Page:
Bonfá died at 78 in Rio de Janeiro on January 12, 2001.

Legacy[edit]

In 2005, Smithsonian Folkways Recordings released an album of Bonfá's work, entitled Solo in Rio 1959, which included previously unreleased material from the original recording session.

In 2008, Universal Music France released a coffee table book containing two CDs which included previously unreleased material of the Black Orpheus soundtrack, and a DVD. Also in 2008, Universal Music released The Brazilian Scene, Braziliana and Black Orpheus celebrating the 50th anniversary of the bossa nova.

Bonfá's major legacy continues to be his compositions from the Black Orpheus soundtrack, most notably the instantly recognizable bossa nova classic "Manhã de Carnaval". But Bonfá's discography also attests to his uniquely inventive mastery of Brazilian jazz guitar. Bonfá's guitar style was brassier and more penetrating than that of his major contemporary, João Gilberto, and Bonfá was a frequent and adept soloist whereas Gilberto plays his own suave, intricate brand of rhythm guitar almost exclusively. Bonfá often played solo guitar in a polyphonic style, harmonizing melody lines in a manner similar to that made famous by Wes Montgomery in the USA, or playing lead and rhythm parts simultaneously. As a composer and as a guitarist, Bonfá played a pivotal role in bridging the incumbent samba-canção style with the innovations of the bossa nova movement.

Discography[edit]

  • 1955 Luiz Bonfá (Continental)
  • 1956 De cigarro em cigarro (Continental)
  • 1956 Noite e Dia (Continental)
  • 1956 Meia-Noite em Copacabana (Polydor)
  • 1956 Edu N.2 (Rádio)
  • 1956 Orfeu da Conceição (Odeon)
  • 1957 Alta Versatilidade (Odeon)
  • 1957 Violão Boêmio (Odeon)
  • 1958 Ritmo Continentais (Odeon)
  • 1958 Bonfafá (MOFB)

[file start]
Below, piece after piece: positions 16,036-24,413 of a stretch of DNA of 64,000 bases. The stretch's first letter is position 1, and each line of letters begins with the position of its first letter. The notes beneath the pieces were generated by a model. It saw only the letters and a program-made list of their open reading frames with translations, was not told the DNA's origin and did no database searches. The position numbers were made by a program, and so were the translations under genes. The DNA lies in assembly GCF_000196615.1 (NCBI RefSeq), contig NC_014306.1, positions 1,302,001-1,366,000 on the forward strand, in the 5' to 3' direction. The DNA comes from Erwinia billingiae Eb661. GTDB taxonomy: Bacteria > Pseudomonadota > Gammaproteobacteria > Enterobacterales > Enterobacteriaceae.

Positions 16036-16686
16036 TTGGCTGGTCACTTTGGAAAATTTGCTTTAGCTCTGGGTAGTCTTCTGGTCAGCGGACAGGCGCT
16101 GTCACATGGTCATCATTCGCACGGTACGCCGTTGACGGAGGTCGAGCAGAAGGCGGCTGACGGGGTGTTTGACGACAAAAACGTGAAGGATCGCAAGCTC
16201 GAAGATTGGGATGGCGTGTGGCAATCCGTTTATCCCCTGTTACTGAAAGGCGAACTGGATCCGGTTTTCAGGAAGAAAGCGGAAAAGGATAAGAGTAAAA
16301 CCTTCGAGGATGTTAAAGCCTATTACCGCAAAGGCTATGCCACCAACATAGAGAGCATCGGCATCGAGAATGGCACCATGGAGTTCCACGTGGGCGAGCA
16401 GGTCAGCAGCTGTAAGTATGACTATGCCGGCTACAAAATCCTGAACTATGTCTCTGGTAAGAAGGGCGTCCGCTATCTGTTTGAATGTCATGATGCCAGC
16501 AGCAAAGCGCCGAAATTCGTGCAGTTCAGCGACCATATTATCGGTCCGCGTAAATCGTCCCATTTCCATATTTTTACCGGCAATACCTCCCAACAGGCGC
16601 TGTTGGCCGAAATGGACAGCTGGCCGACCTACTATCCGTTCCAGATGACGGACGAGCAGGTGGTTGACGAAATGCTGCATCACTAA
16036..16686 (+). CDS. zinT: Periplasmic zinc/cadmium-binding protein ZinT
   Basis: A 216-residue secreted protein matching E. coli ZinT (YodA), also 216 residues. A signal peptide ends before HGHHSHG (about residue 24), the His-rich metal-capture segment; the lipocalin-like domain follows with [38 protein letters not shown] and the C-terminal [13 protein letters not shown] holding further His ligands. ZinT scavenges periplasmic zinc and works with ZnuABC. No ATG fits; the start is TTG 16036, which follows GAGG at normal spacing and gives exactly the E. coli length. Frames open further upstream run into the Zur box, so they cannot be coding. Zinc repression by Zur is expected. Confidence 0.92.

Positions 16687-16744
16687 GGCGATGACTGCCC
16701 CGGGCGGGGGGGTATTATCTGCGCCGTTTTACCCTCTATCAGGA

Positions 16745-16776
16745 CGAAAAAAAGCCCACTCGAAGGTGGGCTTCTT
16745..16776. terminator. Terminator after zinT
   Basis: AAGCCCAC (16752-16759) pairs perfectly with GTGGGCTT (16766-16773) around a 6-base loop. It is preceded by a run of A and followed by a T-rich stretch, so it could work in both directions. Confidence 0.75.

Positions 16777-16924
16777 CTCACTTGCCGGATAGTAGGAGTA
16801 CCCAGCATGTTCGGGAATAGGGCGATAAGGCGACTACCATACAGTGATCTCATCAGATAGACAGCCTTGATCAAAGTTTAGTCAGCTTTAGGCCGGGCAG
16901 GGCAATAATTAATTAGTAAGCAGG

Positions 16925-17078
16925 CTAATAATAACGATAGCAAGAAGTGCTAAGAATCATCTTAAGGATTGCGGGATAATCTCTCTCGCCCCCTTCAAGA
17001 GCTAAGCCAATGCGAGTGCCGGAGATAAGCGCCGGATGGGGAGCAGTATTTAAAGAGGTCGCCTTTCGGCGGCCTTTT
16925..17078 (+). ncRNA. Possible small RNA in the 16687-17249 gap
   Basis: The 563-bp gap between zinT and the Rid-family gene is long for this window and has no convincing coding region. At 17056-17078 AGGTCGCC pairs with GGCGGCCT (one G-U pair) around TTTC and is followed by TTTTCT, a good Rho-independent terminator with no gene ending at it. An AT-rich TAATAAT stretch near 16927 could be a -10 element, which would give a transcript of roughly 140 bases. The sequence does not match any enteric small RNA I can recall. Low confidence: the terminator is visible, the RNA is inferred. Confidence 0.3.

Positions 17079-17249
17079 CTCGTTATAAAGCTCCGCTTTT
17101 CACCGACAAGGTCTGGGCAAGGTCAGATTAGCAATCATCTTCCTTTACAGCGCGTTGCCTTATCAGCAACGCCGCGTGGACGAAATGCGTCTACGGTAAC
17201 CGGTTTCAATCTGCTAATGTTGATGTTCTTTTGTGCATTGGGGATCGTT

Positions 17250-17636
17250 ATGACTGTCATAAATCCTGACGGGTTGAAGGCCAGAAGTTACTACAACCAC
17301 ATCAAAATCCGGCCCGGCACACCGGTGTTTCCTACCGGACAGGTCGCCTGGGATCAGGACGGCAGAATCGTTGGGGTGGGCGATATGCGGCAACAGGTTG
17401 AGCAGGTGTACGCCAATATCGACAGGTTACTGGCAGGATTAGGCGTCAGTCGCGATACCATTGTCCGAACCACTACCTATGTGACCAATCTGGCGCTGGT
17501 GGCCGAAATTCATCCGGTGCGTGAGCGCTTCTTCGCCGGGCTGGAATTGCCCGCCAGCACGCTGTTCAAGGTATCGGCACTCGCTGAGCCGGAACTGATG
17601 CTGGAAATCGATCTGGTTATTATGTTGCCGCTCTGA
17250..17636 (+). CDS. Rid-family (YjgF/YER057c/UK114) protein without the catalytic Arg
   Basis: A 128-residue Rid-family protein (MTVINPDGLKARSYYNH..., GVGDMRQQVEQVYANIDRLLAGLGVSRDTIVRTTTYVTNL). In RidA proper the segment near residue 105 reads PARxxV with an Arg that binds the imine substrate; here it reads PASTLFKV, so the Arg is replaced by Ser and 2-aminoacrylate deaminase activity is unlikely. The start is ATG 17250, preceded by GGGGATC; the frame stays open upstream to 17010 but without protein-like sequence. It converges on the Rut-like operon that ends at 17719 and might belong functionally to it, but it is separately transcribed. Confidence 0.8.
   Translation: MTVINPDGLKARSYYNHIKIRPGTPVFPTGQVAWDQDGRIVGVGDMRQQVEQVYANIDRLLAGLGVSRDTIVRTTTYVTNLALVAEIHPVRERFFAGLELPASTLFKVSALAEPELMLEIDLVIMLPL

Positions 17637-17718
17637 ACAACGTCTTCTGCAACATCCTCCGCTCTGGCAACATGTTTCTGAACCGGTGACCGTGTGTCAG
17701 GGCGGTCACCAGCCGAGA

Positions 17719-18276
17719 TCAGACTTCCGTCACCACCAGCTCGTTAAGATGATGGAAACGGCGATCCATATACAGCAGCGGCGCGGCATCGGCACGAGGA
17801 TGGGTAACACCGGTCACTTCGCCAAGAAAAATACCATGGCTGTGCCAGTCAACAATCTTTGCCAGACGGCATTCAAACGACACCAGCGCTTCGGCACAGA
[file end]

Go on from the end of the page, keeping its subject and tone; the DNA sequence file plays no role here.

• 1958 Luiz Bonfá e Silvia Telles (BWB)
  • 1958 Meu Querido Vioão (Odeon)
  • 1959 !Amor! (Atlantic)
  • 1959 Black Orpheus (Philips)
  • 1959 O Violão de Luiz Bonfá (Cook)
  • 1960 A Voz e o Violão (Odeon)
  • 1960 Passeio no Rio (Odeon)
  • 1961 Pery Ribeiro (Odeon)
  • 1961 Luiz Bonfá (Odeon)
  • 1961 Pery Ribeiro e Seu Mundo de Canções Românticas (Odeon)
  • 1961 Sócio de Alcova (RCA)
  • 1962 O Violão e o Samba (Odeo)
  • 1962 Le Roi de la Bossa Nova (Fontana)
  • 1962 Bossa Nova no Carnegie Hall (Audio Fidelity)
  • 1962 Luiz Bonfá Composer of Black Orpheus Plays and Sings Bossa Nova (Verve)
  • 1962 Le Ore Dell Amore (C.A.M.)
  • 1963 Caterina Valente e Luiz Bonfá (London)
  • 1963 Jazz Samba Encore (Verve)
  • 1963 Recado Novo de Luiz Bonfá (Odeon)
  • 1963 Violão Boêmio vol. 2 (Odeon)
  • 1964 Rio (Columbia)
  • 1965 The Gentle Rain (Mercury)
  • 1965 Quincy Plays for Pussycats (Mercury)
  • 1965 The Shadow of Your Smile (Verve)
  • 1965 Braziliana (Philips)
  • 1965 The New Sound of Brazil (RCA)
  • 1965 The Movie Song Album (Columbia)
  • 1965 The Brazilian Scene (Philips)
  • 1967 Pour Un Amour Lointain (United Artists)
  • 1967 Maria Toledo Sings the Best of Luiz Bonfa (United Artists)
  • 1967 Luiz Bonfá (Dot)
  • 1967 Stevie & Eydie, Bonfá & Brazil (Columbia)
  • 1967 Luiz Bonfa Plays Great Songs (Dot)
  • 1968 Black Orpheus Impressions (Dot)
  • 1968 Bonfá (Dot)
  • 1969 My Way (Reprise)
  • 1969 I Got a Woman and Some Blues (A&M)
  • 1970 The New Face of Bonfa (RCA)
  • 1971 Sanctuary (RCA)
  • 1972 Introspection (RCA)
  • 1973 Jacarandá (Ranwood)
  • 1978 Bonfá Burrows Brazil (Cherry Pie)
  • 1989 Non-Stop to Brazil (Chesky)
  • 1992 The Bonfá Magic (Caju)
  • 1992 The Brazil Project (Private Music)
  • 1992 The Brazil Project 2 (Private Music)
  • 2005 Solo in Rio 1959 (Smithsonian Folkways)
  • 2015 Strange Message

References[edit]

External links[edit]